'The Delhi government is working in a phased manner to increase the capacity of various water treatment plants in different areas of the national capital and to clean the Yamuna.'
An environmental outfit based in Raigunj has taken great strides to save River Kulik, which is on the brink of destruction. The river forms the lifeline of the second largest avian sanctuary in Asia: the Kulik Bird Sanctuary. The organisation, called Himalayan Mountaineers’ and Trekkers’ Association, is well-known in the region and came into existence in 1985. The project themed “Kulik Bachao” was rolled out in 2014 and has been the single-handed endeavor of the organisation.
Kaushik Bhattacharya, president, Himalayan Mountaineers’ and Trekkers’ Association, said, “River Kulik cuts through the Kulik Bird Sanctuary and has its origins in a wetland known as Thakurgaon on the other side of the border. In India, it begins from Mahisa hamlet in Hemtabad block in Uttar Dinajpur. The sanctuary is at a distance of around 1 km from Raigunj on National Highway No 34. The length of river Kulik in India is around 67 km.”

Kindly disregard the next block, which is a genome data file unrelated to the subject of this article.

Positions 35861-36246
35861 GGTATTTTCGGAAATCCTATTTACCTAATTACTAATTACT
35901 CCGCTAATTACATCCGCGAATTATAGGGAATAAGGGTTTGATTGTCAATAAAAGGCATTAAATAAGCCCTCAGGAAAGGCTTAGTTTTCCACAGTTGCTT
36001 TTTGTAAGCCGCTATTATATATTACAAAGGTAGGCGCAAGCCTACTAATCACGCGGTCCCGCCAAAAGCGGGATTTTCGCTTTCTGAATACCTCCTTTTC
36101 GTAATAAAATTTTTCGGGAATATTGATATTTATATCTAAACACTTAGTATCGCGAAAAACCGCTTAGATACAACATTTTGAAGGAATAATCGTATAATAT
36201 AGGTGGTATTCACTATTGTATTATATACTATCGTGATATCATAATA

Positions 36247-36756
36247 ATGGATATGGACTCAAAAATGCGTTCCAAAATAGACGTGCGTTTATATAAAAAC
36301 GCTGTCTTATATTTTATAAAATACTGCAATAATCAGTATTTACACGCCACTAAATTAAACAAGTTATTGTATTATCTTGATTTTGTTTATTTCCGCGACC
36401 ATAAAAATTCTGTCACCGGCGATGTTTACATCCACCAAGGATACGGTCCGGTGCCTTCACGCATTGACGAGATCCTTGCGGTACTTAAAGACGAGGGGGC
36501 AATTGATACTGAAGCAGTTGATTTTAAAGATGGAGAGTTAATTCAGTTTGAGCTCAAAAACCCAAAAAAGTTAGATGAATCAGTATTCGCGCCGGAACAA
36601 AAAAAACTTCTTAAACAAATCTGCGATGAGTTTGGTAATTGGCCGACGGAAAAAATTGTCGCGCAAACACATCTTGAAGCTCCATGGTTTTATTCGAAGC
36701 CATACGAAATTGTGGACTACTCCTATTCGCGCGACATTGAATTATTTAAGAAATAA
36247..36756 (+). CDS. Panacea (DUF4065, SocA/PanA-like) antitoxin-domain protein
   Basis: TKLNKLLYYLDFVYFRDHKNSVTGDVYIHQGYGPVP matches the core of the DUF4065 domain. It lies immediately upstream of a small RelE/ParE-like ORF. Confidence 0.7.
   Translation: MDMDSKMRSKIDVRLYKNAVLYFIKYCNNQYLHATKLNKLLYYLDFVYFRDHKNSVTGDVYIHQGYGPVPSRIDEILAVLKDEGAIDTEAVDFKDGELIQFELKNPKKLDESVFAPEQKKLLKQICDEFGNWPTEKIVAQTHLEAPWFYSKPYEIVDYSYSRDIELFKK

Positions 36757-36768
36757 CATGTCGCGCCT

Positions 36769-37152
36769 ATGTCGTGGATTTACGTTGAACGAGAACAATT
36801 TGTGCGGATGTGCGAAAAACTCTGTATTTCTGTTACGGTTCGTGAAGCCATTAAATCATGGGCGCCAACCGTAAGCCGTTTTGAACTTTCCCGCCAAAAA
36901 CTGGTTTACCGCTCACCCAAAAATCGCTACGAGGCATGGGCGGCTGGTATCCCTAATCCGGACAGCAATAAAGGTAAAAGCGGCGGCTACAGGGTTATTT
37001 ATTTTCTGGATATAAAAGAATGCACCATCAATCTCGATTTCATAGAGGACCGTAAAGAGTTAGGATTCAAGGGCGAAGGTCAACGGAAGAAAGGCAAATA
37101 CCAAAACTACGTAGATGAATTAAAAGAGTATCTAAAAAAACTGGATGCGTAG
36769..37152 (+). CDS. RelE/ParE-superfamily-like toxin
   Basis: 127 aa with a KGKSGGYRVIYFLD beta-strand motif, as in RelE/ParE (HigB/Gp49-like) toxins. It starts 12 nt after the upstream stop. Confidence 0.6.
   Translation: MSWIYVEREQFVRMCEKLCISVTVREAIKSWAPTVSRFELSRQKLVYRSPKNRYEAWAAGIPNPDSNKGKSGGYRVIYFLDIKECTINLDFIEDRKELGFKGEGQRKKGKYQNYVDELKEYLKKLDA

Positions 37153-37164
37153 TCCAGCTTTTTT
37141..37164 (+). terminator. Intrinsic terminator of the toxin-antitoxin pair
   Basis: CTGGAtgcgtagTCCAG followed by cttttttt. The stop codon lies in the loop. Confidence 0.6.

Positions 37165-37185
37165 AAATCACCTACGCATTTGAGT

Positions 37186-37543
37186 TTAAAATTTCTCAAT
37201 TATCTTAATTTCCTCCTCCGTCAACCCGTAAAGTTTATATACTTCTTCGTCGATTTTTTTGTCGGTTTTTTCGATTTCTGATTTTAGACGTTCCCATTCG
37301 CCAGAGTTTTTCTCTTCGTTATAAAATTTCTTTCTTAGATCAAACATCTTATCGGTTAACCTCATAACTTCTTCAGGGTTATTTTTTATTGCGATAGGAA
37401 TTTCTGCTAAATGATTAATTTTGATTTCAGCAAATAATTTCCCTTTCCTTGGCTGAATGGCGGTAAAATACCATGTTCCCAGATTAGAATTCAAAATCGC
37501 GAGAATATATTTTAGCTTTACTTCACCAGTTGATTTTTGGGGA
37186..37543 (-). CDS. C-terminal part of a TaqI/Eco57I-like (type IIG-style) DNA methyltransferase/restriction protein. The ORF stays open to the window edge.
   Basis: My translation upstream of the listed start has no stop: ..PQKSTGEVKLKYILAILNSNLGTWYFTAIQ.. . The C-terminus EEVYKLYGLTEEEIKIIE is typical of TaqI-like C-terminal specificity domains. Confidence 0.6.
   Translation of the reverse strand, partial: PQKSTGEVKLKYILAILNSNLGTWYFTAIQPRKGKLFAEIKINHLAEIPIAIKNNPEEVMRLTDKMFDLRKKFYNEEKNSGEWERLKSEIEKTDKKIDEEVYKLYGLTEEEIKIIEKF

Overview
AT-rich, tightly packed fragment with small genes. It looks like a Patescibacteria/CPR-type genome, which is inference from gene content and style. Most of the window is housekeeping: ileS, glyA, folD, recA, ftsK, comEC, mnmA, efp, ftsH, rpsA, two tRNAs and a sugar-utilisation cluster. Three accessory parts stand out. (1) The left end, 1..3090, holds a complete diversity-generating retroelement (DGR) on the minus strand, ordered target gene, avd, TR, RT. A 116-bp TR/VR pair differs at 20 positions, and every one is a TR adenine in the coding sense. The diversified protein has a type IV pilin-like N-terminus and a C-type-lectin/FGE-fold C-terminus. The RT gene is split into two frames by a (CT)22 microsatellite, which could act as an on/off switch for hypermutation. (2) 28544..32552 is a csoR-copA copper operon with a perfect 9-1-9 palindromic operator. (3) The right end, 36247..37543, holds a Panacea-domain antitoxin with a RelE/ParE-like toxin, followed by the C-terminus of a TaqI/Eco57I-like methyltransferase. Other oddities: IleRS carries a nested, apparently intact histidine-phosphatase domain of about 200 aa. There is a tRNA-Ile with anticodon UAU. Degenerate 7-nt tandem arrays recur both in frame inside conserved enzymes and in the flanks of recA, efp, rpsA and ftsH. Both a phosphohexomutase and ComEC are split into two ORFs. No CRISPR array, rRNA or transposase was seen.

The environmental set-up makes efforts to generate mass awareness through its campaigns. Bhattacharya said, “We host awareness campaigns right from Mahisa to Dindol and even in Abdulghata, Bandar, Gorahar and Itahar. We have doled out Rs 50,000 to organise these campaigns and our project will end in 2021.”
The sanctuary solely depends on river Kulik. Hence, if the river ceases to exist, the sanctuary and the avian life in its periphery will be in danger. Bhattacharya said, “We have appealed for river dredging and the Kamlabari Municipality in Uttar Dinajpur district has taken up the task of carrying it out at Abdulghat. There was a time when the domestic waste of Raigunj was discharged into the river, but now the Raigunj Municipality has built a boundary wall at Bandar to prevent polluting the river.” Raigunj procures large quantities of fish from Andhra Pradesh. “The packaging material of fish used to be discharged in river Kulik in the vicinity of the sanctuary, but now this has become a thing of the past. At the same time, the state government needs to step in to safeguard the river from extinction,” Bhattacharya added.